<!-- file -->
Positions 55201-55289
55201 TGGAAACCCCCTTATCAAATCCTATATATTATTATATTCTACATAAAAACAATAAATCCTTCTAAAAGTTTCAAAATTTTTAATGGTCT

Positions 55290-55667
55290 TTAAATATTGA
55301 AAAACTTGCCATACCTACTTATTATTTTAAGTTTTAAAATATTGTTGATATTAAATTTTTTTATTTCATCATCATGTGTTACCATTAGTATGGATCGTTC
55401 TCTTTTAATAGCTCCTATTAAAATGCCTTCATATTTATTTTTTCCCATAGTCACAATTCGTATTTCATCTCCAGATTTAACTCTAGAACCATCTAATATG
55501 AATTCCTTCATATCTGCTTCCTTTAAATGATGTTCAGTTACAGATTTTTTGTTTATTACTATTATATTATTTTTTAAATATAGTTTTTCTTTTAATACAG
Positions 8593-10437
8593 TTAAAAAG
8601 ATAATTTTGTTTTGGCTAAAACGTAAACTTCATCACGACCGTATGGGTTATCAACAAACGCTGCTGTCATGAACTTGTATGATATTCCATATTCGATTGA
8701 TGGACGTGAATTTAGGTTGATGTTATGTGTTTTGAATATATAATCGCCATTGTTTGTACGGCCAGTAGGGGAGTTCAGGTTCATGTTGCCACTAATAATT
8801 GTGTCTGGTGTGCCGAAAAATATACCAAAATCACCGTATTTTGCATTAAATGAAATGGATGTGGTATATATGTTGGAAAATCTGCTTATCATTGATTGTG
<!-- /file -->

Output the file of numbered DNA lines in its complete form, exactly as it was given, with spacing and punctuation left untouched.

Positions 55201-55289
55201 TGGAAACCCCCTTATCAAATCCTATATATTATTATATTCTACATAAAAACAATAAATCCTTCTAAAAGTTTCAAAATTTTTAATGGTCT

Positions 55290-55667
55290 TTAAATATTGA
55301 AAAACTTGCCATACCTACTTATTATTTTAAGTTTTAAAATATTGTTGATATTAAATTTTTTTATTTCATCATCATGTGTTACCATTAGTATGGATCGTTC
55401 TCTTTTAATAGCTCCTATTAAAATGCCTTCATATTTATTTTTTCCCATAGTCACAATTCGTATTTCATCTCCAGATTTAACTCTAGAACCATCTAATATG
55501 AATTCCTTCATATCTGCTTCCTTTAAATGATGTTCAGTTACAGATTTTTTGTTTATTACTATTATATTATTTTTTAAATATAGTTTTTCTTTTAATACAG
Positions 8593-10437
8593 TTAAAAAG
8601 ATAATTTTGTTTTGGCTAAAACGTAAACTTCATCACGACCGTATGGGTTATCAACAAACGCTGCTGTCATGAACTTGTATGATATTCCATATTCGATTGA
8701 TGGACGTGAATTTAGGTTGATGTTATGTGTTTTGAATATATAATCGCCATTGTTTGTACGGCCAGTAGGGGAGTTCAGGTTCATGTTGCCACTAATAATT
8801 GTGTCTGGTGTGCCGAAAAATATACCAAAATCACCGTATTTTGCATTAAATGAAATGGATGTGGTATATATGTTGGAAAATCTGCTTATCATTGATTGTG